I've been patiently, desperately, hungrily waiting for tomato season so that I could give you this most brilliantly simple and yet STUNNINGLY delicious salad. You could make it with hot-house tomatoes in the winter. And I would encourage you to try. But you'll quickly find that the picked-right-out-of-the-garden tomatoes are just so deadly good that you'll be willing to wait for August and September to eat this salad.
My first taste of this salad was on Chris and my 10th wedding anniversary at a lovely Inn not too far from here. Thankfully the restaurant gave a detailed description of the salad on the menu, and thankfully, I really enjoy trying to replicate restaurant food at home. Hence, I have come very close to getting the salad just right. Yay! This is, unfortunately, one of those recipes without specific amounts listed because you just need to know what's in it and then you can make as much or as little as you like. Trust me, it isn't rocket science! :-)
Without further ado: Tomato and Provolone Salad
What You Need:
Plump, perfect, ripe tomatoes, at least one per person (go for Beefstake or other large, full-flavoured tomatoes. Truthfully, anything fresh off the vine will be good)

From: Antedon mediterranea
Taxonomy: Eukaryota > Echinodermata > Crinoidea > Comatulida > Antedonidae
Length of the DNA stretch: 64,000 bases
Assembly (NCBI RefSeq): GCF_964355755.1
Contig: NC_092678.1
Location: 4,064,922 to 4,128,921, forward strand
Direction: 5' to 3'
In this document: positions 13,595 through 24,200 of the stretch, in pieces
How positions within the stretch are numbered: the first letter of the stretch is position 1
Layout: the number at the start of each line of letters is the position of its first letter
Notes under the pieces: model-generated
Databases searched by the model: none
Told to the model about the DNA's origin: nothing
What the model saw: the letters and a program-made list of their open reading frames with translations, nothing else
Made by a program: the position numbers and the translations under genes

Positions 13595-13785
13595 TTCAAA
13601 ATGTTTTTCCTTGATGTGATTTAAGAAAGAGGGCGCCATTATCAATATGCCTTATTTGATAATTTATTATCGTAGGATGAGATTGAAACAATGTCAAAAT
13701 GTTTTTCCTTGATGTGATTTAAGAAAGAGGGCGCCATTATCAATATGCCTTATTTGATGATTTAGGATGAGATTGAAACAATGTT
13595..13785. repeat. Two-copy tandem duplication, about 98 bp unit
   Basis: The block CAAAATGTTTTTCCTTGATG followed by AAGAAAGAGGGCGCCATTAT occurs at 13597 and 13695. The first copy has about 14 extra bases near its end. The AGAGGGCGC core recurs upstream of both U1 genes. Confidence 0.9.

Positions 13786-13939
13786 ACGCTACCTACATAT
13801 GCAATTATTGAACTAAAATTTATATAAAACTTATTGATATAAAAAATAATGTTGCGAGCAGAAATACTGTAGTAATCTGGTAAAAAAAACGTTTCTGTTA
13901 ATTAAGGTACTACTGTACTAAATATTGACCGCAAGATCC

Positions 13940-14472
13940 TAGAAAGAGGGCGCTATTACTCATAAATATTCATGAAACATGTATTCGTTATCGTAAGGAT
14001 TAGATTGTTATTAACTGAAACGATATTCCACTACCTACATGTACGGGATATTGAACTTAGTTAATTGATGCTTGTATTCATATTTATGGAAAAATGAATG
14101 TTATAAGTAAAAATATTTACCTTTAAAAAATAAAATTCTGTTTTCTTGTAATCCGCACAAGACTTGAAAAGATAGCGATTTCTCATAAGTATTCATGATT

Slices of provolone cheese (you can find it already sliced in the deli section, or order it at the counter)
Slices of Genoa Salami (or any other good, not sweet salami. And maybe not a spicy salami either. Something with a good amount of pepper, but not "heat". Does that make sense?)
Pesto (store-bought or homemade...doesn't matter)
Walnut Oil (okay, I know. Really? It is fabulous, but you can certainly use a good olive oil instead)
Black olives (optional)
Fresh basil or parsley (optional)
How to Do it!
Slice tomatoes, salami, and cheese into rounds, trying to make them as close to the same thickness as possible.
Alternate the slices, arranging them in a circle around your place (tomato, salami, cheese, tomato, salami cheese...). For a larger serving, or to make a larger serving platter worth, start near the outside edge of the plate and make overlapping circles/spirals towards the center of the plate.
Thin some pesto with the oil.
Drizzle over salad. Sprinkle with olives and fresh herbs, if using.
Sprinkle with coarse salt and freshly ground pepper if desired.
And then convince yourself that you want to share with the people you love, because truthfully, you may want to eat the whole thing by yourself. :-)
Serve with a good crusty bread to sop up all the dressing and tomato juices off the plate. You could arrange this salad on top of some greens to make it more filling. I'd recommend arugula or spinach as they are more flavourful and sturdy to stand up to the salad.